A draft bill in Uzbekistan is pursuing a markedly puritanical line with its rules to ban eroticism in commercials and online advertising for gambling.
The proposed legislation was posted online this week and the government has said it will invite public consultation until March 24.
While aggressively hounding anybody vaguely suspected of holding radical Islamic views, authorities in Uzbekistan have over many years also sought to stamp out perceived immorality and promote conservative values.
President Islam Karimov gave a stark illustration of that at a public event in February, when he robustly condemned same-sex relationships.
“If a man lives with a man, or a woman with a women, I think that something there isn’t quite right, or some change has happened,” Karimov was quoted as saying by Radio Free Europe/Radio Liberty’s Uzbek service, Radio Ozodlik.
Some conservative drives are promoted under the pretext of protecting national cultural values.
In December, BBC News cited local media as reporting that professional musicians were being compelled to provide regular reports on their appearances on pain of being stripped of their licenses.
“The government has ordered the Uzbeknavo performing rights authority to tighten up licensing after accusing it, the national broadcaster, internet regulators, and the culture ministry of allowing performances ‘that can have a negative impact on the moral upbringing of the younger generation,’” the BBC reported.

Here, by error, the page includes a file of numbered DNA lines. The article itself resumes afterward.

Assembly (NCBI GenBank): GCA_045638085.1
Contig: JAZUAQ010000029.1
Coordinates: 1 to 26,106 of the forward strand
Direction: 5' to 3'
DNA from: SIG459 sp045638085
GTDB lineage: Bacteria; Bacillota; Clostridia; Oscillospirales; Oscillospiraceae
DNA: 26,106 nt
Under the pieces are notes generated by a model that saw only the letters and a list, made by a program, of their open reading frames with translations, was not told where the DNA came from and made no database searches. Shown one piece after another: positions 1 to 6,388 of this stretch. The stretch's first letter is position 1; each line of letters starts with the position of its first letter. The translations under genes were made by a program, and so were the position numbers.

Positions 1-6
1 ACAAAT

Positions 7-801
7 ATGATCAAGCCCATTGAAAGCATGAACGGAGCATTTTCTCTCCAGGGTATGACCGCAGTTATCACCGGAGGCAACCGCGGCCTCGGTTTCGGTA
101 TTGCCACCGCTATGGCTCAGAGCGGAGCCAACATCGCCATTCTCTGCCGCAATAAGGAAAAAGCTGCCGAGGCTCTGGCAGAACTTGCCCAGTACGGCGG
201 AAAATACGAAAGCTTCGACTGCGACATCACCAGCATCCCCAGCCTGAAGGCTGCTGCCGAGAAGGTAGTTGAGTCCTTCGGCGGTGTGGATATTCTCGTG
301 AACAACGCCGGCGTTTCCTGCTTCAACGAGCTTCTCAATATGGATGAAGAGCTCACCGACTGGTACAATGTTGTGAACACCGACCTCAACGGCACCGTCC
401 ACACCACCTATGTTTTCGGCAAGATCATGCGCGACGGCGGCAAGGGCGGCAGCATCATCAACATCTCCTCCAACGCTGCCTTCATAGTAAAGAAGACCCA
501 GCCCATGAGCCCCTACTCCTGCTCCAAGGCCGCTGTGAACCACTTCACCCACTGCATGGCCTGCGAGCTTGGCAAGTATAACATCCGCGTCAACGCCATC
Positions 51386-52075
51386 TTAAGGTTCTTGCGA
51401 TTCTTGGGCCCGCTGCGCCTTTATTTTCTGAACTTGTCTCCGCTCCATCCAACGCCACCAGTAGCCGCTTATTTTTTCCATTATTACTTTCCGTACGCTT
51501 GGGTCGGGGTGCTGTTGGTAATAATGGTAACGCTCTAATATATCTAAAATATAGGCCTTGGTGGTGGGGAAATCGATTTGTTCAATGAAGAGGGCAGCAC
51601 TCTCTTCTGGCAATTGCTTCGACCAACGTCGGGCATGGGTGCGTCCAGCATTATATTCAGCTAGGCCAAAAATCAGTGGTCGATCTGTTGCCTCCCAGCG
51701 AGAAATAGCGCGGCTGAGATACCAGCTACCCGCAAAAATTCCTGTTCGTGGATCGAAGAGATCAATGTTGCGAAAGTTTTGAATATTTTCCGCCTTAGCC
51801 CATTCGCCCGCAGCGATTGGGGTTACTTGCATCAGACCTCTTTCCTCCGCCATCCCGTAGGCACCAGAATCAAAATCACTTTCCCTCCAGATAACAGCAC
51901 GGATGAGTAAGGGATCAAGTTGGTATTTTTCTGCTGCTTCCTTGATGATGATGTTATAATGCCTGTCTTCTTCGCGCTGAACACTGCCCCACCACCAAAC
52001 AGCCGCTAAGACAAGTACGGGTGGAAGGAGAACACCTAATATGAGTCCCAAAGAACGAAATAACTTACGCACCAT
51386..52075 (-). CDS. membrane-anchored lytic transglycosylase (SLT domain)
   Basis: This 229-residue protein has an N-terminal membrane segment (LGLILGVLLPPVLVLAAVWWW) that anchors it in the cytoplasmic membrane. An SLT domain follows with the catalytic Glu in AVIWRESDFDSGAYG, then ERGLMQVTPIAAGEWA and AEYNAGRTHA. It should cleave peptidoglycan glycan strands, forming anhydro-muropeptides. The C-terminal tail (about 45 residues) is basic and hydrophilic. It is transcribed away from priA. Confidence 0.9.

Campaigners have handed a petition to the World Bank urging it to suspend funding for agricultural projects in Uzbekistan until Tashkent roots out forced labor in the cotton harvest.
A petition addressed to World Bank President Jim Yong Kim and signed by 140,000 people was delivered to the institution’s Washington HQ on March 9, said the Cotton Campaign, a coalition of advocacy groups.
On the same day, one human rights group released a damning report documenting allegedly systematic use of forced labor during last year’s cotton harvest.
“To harvest cotton, officials once again forced more than a million people, including students, teachers, doctors, nurses, and employees of government agencies and private businesses to the cotton fields, against their will and under threat of penalty, especially losing their jobs,” the report by the Berlin-based Uzbek-German Forum for Human Rights (UGF) stated.
The World Bank press office told EurasiaNet.org by e-mail that the organization “does not condone forced labor in any form and takes seriously the reports of such practices in the cotton production system of Uzbekistan.”
“Over the past 2-3 years, the Bank has maintained an intensive dialogue with the Government of Uzbekistan on issues related to child and forced labor in the cotton sector. During this period, the authorities introduced changes to the national legal framework related to the protection of the rights of workers and the prohibitions on child and forced labor,” the World Bank said.
Uzbekistan has never been a fan of free speech — but Tashkent is now literally equating debate to terrorism.